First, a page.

Social networks and tax avoidance: Evidence from a well-defined Norwegian tax shelter
Annette Alstadsæter (),
Wojciech Kopczuk and
No 13251, CEPR Discussion Papers from C.E.P.R. Discussion Papers
In 2005, over 8% of Norwegian shareholders transferred their shares to new (legal) tax shelters intended to defer taxation of capital gains and dividends that would otherwise be taxable in the aftermath of 2006 reform. Using detailed administrative data we identify family networks and describe how take up of tax avoidance progresses within a network. A feature of the reform was that the ability to set up a tax shelter changed discontinuously with individual shareholding of a firm and we use this fact to estimate the causal effect of availability of tax avoidance for a taxpayer on tax avoidance by others in the network. We find that take up in a social network increases the likelihood that others will take up. This suggests that taxpayers affect each other's decisions about tax avoidance, highlighting the importance of accounting for social interactions in understanding enforcement and tax avoidance behavior, and providing a concrete example of "optimization frictions" in the context of behavioral responses to taxation.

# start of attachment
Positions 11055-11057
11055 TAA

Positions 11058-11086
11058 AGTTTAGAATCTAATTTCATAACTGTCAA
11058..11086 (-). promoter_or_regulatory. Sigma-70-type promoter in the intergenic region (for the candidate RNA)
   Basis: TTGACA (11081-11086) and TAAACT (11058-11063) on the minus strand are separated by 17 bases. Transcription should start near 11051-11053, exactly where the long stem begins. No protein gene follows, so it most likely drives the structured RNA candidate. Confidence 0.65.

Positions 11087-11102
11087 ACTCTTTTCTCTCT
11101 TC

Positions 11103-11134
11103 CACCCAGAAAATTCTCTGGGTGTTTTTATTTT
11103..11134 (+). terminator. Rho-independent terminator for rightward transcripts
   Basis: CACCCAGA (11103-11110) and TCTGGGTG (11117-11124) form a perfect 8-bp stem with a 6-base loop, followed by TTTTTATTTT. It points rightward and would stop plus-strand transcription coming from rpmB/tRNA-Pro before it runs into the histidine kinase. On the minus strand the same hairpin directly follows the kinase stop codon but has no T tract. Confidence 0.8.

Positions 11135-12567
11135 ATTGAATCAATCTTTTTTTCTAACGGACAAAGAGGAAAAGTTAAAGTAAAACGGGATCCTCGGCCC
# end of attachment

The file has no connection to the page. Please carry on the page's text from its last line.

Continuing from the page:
JEL-codes: D22 H25 H26 H32 (search for similar items in EconPapers)
New Economics Papers: this item is included in nep-pbe, nep-pub, nep-reg, nep-soc and nep-ure
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Journal Article: Social networks and tax avoidance: evidence from a well-defined Norwegian tax shelter (2019)
Working Paper: Social Networks and Tax Avoidance: Evidence from a Well-Defined Norwegian Tax Shelter (2018)
Working Paper: Social networks and tax avoidance. Evidence from a well-defined Norwegian tax shelter (2018)
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